Wednesday, August 29, 2012
A $1 billion U.S. jury verdict last week did more than determine that Samsung's smartphones and tablets violated Apple's patents—it also clouded the future of products and research based on Google's open-source Android operating system.
Android, which is built into Samsung's products, is used in more than 60 percent of the nearly 700 million smartphones expected to be sold worldwide this year, according to IDC, a leading technology research firm. In the months before the verdict, Google was already taking major steps to shore up its patent portfolio in order to protect Android, including by buying Motorola Mobility (see "Why Google Wants Motorola" and "Google's Troubled Search for Valuable Patents").
So the verdict (see "Apple Wins Big in Major Patent Trial") has likely been a shock to many handset manufacturers, researchers, and product developers. Indeed, because Android is an open-source platform, it often serves as a major research test bed for next-generation wireless technology.
For example, anyone who wants to use now-familiar techniques like "pinching" and tapping a screen to zoom in on an image—which the jury decided violated Apple patents—will now have to think about whether this will trigger costly legal problems.
While the big smartphone players ultimately have incentives to settle matters and work together, that sort of concern dampens innovation, says Daron Acemoglu, an economist at MIT whose work includes a recent examination of the connection between the strength of patent protection and innovative output. "The implications for innovation are bad. This will block innovation because people cannot use promising ideas easily, and it will make everything much more bureaucratic, which is a huge problem already," he says. "It's a terrible verdict. It makes a mockery of patents. If anything good will come out of this, it is that we will take the idea of abolishing software patents more seriously."
But others experts disagree, saying the decisions could enhance innovation by signaling that new ideas—especially ideas surrounding design and user interfaces—are worth investing in. "My own guess is this is probably a net add for innovation," says R. Polk Wagner, a professor who specializes in intellectual property law at the University of Pennsylvania.
Features like pinch-to-zoom feel obvious precisely because of the commercial success of the iPhone, he points out. Its natural feeling "makes it seem crazy that you could patent something like that," he says, but that overlooks the fact that before Apple patented it, nobody was doing it. In any event, some of these design problems can be overcome with alternative approaches, he predicts. "Pinch-to-zoom and momentum scrolling, those sorts of things—my view is they're more ornamental rather than fundamental aspects of operating smartphones."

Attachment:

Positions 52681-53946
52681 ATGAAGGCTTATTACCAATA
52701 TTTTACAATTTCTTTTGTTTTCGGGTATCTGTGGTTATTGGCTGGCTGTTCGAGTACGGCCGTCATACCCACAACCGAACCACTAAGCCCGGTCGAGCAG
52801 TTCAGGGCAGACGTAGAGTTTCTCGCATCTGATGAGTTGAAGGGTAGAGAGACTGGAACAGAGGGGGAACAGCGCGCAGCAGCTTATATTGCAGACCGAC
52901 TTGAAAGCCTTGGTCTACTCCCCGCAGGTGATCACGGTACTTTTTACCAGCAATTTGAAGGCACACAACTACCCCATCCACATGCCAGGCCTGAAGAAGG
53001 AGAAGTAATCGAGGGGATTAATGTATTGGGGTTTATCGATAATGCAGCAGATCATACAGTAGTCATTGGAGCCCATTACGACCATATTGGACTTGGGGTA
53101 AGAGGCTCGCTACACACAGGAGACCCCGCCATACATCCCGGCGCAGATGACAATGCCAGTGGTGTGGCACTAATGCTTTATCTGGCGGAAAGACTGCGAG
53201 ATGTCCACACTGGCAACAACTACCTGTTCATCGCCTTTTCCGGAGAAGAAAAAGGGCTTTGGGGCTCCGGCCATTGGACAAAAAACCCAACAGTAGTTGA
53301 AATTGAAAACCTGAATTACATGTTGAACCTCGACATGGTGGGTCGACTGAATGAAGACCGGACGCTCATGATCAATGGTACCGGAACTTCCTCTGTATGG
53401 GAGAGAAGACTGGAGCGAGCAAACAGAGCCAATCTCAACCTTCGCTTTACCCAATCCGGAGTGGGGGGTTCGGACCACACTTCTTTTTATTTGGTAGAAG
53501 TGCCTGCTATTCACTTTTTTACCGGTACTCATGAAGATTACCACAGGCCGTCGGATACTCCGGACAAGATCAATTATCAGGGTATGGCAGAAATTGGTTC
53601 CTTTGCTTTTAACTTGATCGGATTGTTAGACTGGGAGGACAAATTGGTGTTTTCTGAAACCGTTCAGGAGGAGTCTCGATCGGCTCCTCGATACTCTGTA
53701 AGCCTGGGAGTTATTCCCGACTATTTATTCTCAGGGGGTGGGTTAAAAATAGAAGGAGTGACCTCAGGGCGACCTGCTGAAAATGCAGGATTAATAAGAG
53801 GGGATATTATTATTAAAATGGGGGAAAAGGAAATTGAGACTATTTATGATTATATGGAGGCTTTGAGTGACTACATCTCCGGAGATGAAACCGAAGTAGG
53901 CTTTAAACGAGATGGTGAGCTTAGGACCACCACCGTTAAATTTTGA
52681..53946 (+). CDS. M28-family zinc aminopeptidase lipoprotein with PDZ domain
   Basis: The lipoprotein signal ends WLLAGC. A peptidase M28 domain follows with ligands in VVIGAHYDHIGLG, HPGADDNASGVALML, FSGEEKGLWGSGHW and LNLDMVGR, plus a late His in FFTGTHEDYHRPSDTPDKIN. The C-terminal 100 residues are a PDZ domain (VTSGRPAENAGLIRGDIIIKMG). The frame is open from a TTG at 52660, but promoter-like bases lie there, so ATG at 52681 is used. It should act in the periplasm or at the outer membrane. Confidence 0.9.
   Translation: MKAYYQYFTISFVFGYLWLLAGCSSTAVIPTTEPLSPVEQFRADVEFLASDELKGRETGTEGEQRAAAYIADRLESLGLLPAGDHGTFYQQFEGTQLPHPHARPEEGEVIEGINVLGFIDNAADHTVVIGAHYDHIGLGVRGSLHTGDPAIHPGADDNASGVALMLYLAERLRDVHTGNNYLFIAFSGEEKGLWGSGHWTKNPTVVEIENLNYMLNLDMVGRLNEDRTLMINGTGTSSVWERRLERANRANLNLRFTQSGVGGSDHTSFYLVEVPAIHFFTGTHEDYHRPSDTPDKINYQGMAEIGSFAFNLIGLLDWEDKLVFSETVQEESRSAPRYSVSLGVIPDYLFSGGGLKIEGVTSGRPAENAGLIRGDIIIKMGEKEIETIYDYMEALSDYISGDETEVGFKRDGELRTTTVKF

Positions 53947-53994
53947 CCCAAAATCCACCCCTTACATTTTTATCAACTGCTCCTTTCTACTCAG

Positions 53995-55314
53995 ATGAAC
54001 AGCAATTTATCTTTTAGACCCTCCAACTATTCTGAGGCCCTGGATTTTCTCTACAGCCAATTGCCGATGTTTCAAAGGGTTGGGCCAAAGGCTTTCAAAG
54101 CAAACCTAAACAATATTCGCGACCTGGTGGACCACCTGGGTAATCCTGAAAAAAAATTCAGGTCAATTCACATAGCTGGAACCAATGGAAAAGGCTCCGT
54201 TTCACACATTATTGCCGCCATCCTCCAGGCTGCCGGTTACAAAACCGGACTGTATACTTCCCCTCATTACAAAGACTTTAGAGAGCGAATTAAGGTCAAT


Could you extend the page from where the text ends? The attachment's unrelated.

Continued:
Still, the verdict is giving pause to some researchers who work on the Android platform. Anything that threatens to distract Google's Android team from improving the core of Android, and thus keep up with competing operating systems, stands to hurt such research, says Ivan Seskar, an associate director and researcher at Winlab at Rutgers University (see "Do Patents Slow Down Innovation?").
"Most probably, this will slow down technology development quite a lot," he says. "It will do two things—it will force Google and others who are heavily invested in Android to circumvent the stuff that looks like iPhone. They will have to make something that looks different—having nothing to do with technology, but with appearances. And people who were thinking about developing Android-based products will start looking at RIM [Research in Motion, makers of Blackberry] and Windows, not because they are necessarily better technology, but they don't look like iPhone and chances are they won't be sued."
With additional reporting by Rachel Metz in San Francisco.